Used appropriately, parliamentary privilege is a beautiful concept. The idea that a legislator can stand up in his or her parliament and speak without fear of legal recourse (i.e. defamation) has allowed for many previously unknowns to become, well, known.
When one such legislator happens to be a British lord who was also a key figure in England’s failed bid for the 2018 FIFA World Cup some people were obviously not going to be happy with what he said. Others? Well, they couldn’t wait to hear what he may reveal.
That’s exactly what happened on May 10, 2011, when the Football Association’s former chairman, Lord Treisman, sat before a parliamentary enquiry and spoke about his experience during England’s failed 2018 bid campaign. Treisman delivered a very hot potato in claiming FIFA Executive Committee members Jack Warner, Ricardo Teixeira, Nicolas Leoz, and Worawi Makudi had solicited bribes to back England for 2018.
According to Treisman, Worawi, the head of the Thai Football Association, specifically requested he personally receive the TV rights to a friendly match proposed between England and Thailand. All four Executive Committee members denied Treisman’s allegations – as they would – but the perception of how the 2018 and 2022 World Cup bids were managed became so tainted that the only people who appeared genuinely surprised by Treisman’s claims were the accused themselves.
The rest of us? Well, meh.
Worawi sued Treisman for libel and slander (perhaps not being told anything by his lawyers about parliamentary privilege), a charge a British High Court judge threw out in February this year.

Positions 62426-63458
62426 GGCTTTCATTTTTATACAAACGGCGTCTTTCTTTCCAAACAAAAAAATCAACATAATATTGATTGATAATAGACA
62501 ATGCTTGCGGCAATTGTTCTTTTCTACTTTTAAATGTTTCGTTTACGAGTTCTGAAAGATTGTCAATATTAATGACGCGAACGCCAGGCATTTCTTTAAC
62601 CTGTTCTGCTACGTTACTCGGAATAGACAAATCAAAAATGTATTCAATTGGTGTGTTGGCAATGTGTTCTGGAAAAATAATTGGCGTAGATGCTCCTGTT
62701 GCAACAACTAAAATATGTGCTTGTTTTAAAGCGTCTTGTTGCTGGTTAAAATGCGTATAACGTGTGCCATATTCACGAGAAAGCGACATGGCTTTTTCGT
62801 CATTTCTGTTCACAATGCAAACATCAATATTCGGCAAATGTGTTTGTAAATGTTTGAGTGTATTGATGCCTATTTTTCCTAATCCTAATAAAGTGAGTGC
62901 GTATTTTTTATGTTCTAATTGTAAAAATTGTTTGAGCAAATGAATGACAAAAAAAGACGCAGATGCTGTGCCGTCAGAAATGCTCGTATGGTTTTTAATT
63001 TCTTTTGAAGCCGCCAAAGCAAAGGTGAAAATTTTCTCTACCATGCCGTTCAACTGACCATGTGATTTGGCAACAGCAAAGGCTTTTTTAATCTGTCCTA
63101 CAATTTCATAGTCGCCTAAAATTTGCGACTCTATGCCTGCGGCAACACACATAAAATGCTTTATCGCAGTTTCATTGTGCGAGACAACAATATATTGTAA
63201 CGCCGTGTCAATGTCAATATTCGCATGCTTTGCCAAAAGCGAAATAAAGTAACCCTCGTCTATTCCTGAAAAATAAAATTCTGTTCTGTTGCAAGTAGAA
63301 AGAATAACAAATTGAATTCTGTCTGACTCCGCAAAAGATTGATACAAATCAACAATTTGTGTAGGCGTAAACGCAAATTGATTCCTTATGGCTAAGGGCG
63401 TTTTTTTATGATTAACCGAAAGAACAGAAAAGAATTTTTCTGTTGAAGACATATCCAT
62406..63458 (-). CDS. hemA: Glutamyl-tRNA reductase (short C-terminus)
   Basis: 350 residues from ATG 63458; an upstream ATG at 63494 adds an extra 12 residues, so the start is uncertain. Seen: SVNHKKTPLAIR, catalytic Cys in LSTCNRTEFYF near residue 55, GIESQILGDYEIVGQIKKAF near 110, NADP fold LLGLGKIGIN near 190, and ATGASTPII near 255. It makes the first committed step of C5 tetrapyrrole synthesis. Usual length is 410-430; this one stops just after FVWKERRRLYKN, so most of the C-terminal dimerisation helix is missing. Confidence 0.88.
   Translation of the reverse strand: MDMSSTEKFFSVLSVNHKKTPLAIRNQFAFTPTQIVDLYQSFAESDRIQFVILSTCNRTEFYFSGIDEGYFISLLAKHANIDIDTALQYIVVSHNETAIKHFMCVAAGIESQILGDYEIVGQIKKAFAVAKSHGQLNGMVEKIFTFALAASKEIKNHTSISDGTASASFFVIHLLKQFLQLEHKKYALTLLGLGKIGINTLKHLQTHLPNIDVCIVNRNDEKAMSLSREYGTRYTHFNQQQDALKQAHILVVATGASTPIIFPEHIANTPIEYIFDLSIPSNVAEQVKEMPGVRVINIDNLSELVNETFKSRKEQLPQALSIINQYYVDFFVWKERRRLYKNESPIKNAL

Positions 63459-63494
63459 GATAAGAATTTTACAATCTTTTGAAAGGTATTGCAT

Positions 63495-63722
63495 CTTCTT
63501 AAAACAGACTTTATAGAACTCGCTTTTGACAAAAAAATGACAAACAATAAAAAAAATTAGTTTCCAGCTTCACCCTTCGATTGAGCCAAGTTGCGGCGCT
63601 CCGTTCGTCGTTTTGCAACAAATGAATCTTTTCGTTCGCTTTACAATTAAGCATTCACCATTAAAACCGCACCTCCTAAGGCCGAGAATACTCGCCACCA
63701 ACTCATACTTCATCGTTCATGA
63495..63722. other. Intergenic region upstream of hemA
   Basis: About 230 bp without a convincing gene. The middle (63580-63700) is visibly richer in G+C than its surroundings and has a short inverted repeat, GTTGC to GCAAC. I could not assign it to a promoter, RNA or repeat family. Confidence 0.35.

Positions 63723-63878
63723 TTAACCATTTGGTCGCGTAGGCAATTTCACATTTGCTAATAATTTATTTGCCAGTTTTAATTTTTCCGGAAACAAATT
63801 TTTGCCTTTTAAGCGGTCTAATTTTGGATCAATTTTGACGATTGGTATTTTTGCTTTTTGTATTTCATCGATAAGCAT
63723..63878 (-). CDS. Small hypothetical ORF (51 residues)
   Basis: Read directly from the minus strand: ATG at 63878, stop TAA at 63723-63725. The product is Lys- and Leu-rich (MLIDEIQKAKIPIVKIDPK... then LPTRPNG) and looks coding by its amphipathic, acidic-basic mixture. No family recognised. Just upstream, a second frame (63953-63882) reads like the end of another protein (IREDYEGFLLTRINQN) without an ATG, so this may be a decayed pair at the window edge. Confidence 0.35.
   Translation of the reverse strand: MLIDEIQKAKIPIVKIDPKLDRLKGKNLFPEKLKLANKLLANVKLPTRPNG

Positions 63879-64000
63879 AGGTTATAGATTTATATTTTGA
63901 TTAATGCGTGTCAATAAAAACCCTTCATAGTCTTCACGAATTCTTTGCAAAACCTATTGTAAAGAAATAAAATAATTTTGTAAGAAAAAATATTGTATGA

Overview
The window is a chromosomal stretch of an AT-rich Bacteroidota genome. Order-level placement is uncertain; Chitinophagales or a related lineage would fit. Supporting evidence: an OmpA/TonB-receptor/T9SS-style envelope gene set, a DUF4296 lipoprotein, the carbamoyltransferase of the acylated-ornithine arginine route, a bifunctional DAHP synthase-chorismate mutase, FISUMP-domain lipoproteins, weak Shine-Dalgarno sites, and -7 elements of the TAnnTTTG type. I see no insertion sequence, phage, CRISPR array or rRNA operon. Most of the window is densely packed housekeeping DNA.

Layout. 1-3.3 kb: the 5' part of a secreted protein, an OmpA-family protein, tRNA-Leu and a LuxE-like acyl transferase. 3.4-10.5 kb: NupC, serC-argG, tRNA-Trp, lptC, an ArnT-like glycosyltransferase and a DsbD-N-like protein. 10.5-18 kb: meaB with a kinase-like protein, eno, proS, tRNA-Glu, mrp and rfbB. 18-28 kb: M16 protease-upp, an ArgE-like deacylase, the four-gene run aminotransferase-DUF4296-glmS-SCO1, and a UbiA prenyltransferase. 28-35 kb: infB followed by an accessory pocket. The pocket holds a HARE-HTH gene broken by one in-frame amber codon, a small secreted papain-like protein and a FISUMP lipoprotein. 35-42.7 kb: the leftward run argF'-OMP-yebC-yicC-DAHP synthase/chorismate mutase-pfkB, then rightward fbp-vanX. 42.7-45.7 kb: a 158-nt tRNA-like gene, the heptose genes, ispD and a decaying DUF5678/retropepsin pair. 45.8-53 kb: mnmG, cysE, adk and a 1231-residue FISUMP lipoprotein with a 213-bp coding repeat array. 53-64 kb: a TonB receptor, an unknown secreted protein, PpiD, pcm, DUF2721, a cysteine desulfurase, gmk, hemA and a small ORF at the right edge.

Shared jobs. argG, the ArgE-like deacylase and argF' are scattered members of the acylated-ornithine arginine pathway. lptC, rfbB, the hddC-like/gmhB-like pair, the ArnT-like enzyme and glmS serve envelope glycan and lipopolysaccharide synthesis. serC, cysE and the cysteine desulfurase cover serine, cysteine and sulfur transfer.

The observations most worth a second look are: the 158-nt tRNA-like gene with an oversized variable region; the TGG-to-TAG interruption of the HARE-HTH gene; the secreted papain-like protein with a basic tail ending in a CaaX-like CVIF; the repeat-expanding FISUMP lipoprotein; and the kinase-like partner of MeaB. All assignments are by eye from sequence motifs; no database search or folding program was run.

(We’re following Bangkok Post house-style here in using the first name as a descriptor – we’re not actually on European-style first-name terms with Worawi).
In a clear case of meet-the-new-guy, same-as-the-old-guy, Worawi is now running to replace Mohammed Bin Hammam as President of the Asian Football Confederation when the 46-member confederation votes for its new President on May 2 – an election necessary after Bin Hammam was banned for life from football.
Treisman’s allegations are not in isolation. Worawi accompanied Bin Hammam on his ill-fated 2011 trip to a meeting of the Caribbean Football Union in Trinidad where the Qatari gifted $40,000 to several delegates in a possible attempt to gain votes in his campaign to unseat FIFA President Sepp Blatter. Obviously “associates”, Worawi claims he knew nothing of Bin Hamman’s plans for that particular trip.
But the rap sheet continues – last September Worawi denied fraud allegations by a South Korean company in connection with the cancellation of a multi-million-dollar TV rights deal (Worawi, it seems, knows a thing about the value of football TV rights).
Also in 2011, apparently a busy year for the 61-year-old, Worawi was cleared of accusations that funds meant for the Thai Football Association were instead spent on building football facilities on land he owned in Bangkok.
The ASEAN Football Federation – which includes Australia – has given Worawi’s bid for the AFC top job its unanimous support. This action should provoke a huge sigh across the region. If the Asian Football Confederation, the ASEAN nations, and especially Australia, want to distance themselves from Bin Hammam and a very murky way of doing business then in pushing Worawi Makudi they have clearly – quite clearly – gone for the wrong man.
For those of us outside the inner-sanctums of football’s governing elite meaningful reform, it seems, will remain something of a privilege.